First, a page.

The Boil Water Notice remains in place in parts of Carrick-on-Suir
Following consultation with the Health Service Executive (HSE), Irish Water and Tipperary County Council issued a Boil Water Notice on Friday, May 13 to protect the health of approximately 2,322 consumers supplied by Carrick on Suir Crotty’s Lake Public Water Supply. This Boil Water Notice remains in place until further notice. However, the utility are working towards lifting the Boil Water Notice as soon as possible with testing and works ongoing.
The cause of the Boil Water Notice was due to an additional borehole being brought into production due to the fact that the Crotty’s Lake supply is experiencing low levels currently. As the new borehole was brought into production, turbidity levels became raised for a period of time and as public health is our number one priority, a precautionary Boil Water Notice was put in place having consulted with the HSE.
The affected area is principally the Carrickbeg Area, south of the River Suir, including Coolnamuck, Friar Street, Abbey Hill, Mass Road, Brookdale, Saint Mollerans, Connolly Park, Castlecourt, Waterford Road, Mothal Road, Sweet Auburn, Manor Close, Woodland Heights and north of the River Suir including Hazel Close, Oak Drive, Beech Ave., Sycamore Close, Mount Saint Nicholas, Greenhills. A map of the impacted area is attached and is also available on www.water.ie.
Customers can also check if they are impacted by this Boil Water Notice by visiting www.water.ie/help/water- quality/ and entering their property’s Eircode in the search bar.
The Boil Water Notice has been put in place as a precaution to protect public health following elevated turbidity levels in the water supply.
Irish Water's primary focus is and always will be the protection of public health. Drinking water experts from Irish Water and Tipperary County Council are working to implement solutions to lift the notice as quickly and as safely as possible in consultation with the HSE. In the meantime, all customers on this supply are advised to boil and cool their water before use until further notice.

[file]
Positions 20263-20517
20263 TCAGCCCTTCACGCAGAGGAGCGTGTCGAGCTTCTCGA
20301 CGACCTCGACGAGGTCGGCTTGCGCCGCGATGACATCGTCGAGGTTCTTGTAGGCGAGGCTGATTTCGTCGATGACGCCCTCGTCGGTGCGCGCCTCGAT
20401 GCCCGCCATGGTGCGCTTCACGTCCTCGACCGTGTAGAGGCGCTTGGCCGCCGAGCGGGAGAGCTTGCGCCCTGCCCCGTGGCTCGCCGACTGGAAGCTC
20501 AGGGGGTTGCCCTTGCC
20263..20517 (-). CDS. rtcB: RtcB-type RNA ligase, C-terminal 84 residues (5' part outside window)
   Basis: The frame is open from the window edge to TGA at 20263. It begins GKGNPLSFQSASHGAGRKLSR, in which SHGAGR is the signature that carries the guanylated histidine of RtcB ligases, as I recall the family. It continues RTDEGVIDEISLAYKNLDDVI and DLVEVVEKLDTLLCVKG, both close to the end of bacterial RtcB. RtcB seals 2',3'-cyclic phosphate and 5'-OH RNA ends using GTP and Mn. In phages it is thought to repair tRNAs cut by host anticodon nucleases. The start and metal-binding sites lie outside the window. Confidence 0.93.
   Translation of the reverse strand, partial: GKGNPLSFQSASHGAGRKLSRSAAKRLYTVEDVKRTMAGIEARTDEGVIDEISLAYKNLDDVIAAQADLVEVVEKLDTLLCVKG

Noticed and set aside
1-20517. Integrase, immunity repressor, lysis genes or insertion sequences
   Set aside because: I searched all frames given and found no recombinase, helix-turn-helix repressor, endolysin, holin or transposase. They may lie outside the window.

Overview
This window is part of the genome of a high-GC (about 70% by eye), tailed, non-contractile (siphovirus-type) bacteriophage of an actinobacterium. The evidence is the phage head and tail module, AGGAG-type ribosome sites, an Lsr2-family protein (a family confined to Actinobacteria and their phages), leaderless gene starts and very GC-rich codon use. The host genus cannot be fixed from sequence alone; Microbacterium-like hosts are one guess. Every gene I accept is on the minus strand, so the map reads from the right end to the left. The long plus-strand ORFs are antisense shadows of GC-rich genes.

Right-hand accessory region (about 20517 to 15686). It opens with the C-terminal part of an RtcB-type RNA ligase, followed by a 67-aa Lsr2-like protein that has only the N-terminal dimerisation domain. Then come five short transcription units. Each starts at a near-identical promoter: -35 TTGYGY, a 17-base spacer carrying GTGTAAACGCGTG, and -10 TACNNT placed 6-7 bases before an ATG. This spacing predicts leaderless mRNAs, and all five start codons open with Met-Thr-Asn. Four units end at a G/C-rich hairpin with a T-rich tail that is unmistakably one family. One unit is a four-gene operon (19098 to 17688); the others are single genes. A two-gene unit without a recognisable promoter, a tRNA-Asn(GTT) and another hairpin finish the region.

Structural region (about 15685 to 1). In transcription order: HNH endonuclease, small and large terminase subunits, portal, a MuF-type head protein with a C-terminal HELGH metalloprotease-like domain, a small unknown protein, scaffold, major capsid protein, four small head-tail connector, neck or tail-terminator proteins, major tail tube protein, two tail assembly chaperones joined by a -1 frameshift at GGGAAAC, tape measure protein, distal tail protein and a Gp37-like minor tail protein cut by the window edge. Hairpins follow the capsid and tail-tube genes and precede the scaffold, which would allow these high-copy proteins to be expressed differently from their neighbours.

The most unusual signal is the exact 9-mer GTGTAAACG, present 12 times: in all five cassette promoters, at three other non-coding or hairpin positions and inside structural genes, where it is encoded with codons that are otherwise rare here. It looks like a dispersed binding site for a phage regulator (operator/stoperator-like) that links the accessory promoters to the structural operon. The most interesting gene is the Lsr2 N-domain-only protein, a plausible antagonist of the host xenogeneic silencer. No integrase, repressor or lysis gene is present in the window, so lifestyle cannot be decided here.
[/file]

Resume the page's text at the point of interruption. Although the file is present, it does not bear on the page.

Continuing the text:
Irish Water’s Pat Duggan acknowledged the impact of this notice on the community and regrets the inconvenience to impacted customers, adding: “Public health is Irish Water’s number one priority and we are working closely with Tipperary County Council to restore drinking water quality for all impacted customers and to lift the Boil Water Notice as quickly as it is safe to do so, and in consultation with the HSE. We regret the impact that this BWN will have on the local community and would like to assure them that we are prioritising works to restore a safe water supply with a view of lifting early next week.
Vulnerable customers who have registered with Irish Water will receive direct communication on this Boil Water Notice and are reminded that the water is safe to consume once boiled and cooled. In line with HSE advice on hand washing, Irish Water advises that the water remains suitable for this purpose and boiling the water is not required.
Water must be boiled for:
• Drinks made with water;
• Preparation of salads and similar foods, which are not cooked prior to eating;
• Brushing of teeth;
• Making of ice - discard ice cubes in fridges and freezers and filtered water in fridges. Make ice from cooled boiled water.
What actions should be taken:
• Use water prepared for drinking when preparing foods that will not be cooked (e.g. washing salads);
• Water can be used for personal hygiene, bathing and flushing of toilets but not for brushing teeth or gargling;
• Boil water by bringing to a vigorous, rolling boil (e.g. with an automatic kettle) and allow to cool. Cover and store in a refrigerator or cold place. Water from the hot tap is not safe to drink. Domestic water filters will not render water safe to drink;
• Caution should be taken when bathing children to ensure that they do not swallow the bathing water;
• Prepare infant feeds with water that has been brought to the boil once and cooled. Do not use water that has been re-boiled several times. If bottled water is used for the preparation of infant feeds it should be boiled once and cooled. If you are using bottled water for preparing baby food, be aware that some natural mineral water may have high sodium content. The legal limit for sodium in drinking water is 200mg per litre. Check the label on the bottled water to make sure the sodium or `Na' is not greater than 200mg per litre. If it is, then it is advisable to use a different type of bottled water. If no other water is available, then use this water for as short a time as possible. It is important to keep babies hydrated.
Great care should be taken with boiled water to avoid burns and scalds as accidents can easily happen, especially with children.
Updates are available on our Water Supply Updates section on water.ie, on Twitter @IWCare and via our customer care helpline, open 24/7 on 1800 278 278.
Subscribe or register today to discover more from DonegalLive.ie
Buy the e-paper of the Donegal Democrat, Donegal People's Press, Donegal Post and Inish Times here for instant access to Donegal's premier news titles.
Keep up with the latest news from Donegal with our daily newsletter featuring the most important stories of the day delivered to your inbox every evening at 5pm.